Did you and your business make it through last week’s Friday the 13th? Did you manage to successfully escape any security calamities? The coffee pot didn’t break down? Your network ran smoothly? No gremlins attacked your database?
Thank goodness! While Friday the 13th is steeped in cultural superstition, and most of us escape unscathed, it does serve as a reminder of what can happen when we let our guard down.
Friday the 13th offers more than superstition and a strong urge to avoid walking under ladders. It has long been a date of note for hackers and malware. In the earlier days of the personal computer, it was not unusual to get warnings from computer professionals and the media to be vigilant on the days leading up to Friday the 13th. The then notorious and prevalent Jerusalem virus, also known as the Friday the 13th virus, was known for unleashing all kinds of damage when the clock ticked over at midnight.
Some experts suggested a way to work around the virus was to set PC clocks a day ahead to bypass the 13th entirely. This wasn’t always effective, particularly as another virus was waiting around the virtual corner to kick off on the 14th.
While this virus and the variants it inspired are now obsolete, there are more sophisticated hacks and virus concerns to deal with today. If the Friday the 13th virus should have taught us anything it’s that prevention truly is key when it comes to security.
What can you do?
There are several cybersecurity steps that your business can take, to protect yourselves.
- Establish solid security policies and practices for every member of your team. Train your employees to understand the importance of strong passwords and the risks that can come from inappropriate internet use.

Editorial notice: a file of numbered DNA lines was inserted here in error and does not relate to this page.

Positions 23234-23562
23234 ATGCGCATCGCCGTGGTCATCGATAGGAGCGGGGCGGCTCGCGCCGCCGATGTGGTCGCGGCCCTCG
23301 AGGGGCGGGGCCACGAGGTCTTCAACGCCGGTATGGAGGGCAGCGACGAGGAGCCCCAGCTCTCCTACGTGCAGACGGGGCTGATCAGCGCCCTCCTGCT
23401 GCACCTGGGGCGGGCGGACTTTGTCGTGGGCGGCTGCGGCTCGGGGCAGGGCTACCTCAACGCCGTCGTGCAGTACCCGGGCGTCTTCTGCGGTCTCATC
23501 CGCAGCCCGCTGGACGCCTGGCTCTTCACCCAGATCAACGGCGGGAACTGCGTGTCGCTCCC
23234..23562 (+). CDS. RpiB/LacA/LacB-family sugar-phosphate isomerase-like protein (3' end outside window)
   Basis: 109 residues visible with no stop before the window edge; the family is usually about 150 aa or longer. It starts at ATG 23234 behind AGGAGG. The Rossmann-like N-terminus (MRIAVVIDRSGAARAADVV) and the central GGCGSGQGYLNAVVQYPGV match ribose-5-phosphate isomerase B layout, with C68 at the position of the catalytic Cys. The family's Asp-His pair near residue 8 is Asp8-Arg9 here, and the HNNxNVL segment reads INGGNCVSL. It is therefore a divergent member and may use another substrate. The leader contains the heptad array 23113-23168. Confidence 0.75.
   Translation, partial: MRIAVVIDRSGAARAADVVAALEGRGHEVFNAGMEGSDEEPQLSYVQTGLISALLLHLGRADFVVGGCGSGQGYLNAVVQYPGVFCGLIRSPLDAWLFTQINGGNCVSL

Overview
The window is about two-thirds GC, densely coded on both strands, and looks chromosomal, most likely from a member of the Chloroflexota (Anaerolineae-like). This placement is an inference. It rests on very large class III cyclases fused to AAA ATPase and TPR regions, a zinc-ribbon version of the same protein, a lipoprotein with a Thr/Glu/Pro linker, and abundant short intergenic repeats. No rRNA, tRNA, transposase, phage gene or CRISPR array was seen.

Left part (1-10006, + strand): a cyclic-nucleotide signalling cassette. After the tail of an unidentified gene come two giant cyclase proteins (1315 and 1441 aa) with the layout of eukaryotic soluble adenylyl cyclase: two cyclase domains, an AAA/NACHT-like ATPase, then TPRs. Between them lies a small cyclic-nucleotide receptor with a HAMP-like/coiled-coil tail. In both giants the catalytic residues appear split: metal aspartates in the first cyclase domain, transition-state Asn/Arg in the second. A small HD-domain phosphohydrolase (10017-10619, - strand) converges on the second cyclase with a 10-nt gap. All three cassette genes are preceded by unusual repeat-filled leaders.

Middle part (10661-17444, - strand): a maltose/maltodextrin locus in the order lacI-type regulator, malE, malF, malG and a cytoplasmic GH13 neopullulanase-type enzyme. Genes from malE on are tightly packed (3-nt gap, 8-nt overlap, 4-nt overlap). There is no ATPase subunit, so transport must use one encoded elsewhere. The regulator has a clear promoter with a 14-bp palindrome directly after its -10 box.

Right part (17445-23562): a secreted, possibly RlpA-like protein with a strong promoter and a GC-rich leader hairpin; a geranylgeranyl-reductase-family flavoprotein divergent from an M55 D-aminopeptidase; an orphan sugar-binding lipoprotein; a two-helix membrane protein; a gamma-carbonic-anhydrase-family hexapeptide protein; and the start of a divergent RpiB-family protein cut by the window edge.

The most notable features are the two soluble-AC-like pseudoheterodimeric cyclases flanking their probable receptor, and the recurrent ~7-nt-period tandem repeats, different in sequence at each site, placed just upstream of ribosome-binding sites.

- Establish business rules that detail how to handle and protect customer data.
- Encourage your team to protect their work laptops, to prevent unauthorized access to sensitive system.
- Ensure that every machine capable of accessing your network is clean. All devices should have the latest updates from your chosen security software. An antivirus scan should be run routinely to detect viruses, malware, and any other online threat.
- Whether your team is in office or is remote, a firewall can offer the protection your business needs.
- Ensure you have an action plan for mobile devices. Mobile devices can prove to be a significant security challenge for your organization, particularly if they contain sensitive or private data, or can access an otherwise secured corporate network. Security apps should be installed, and devices should be password protected at the very least.
- Consider multi-factor authentication for accessing your systems. Find out whether your vendors and financial institutions use multi-factor authentication to offer additional protection.
Friday the 13th may not be rolling around again until May 2022 but there’s no time like the present to check on just how prepared your business cybersecurity systems are.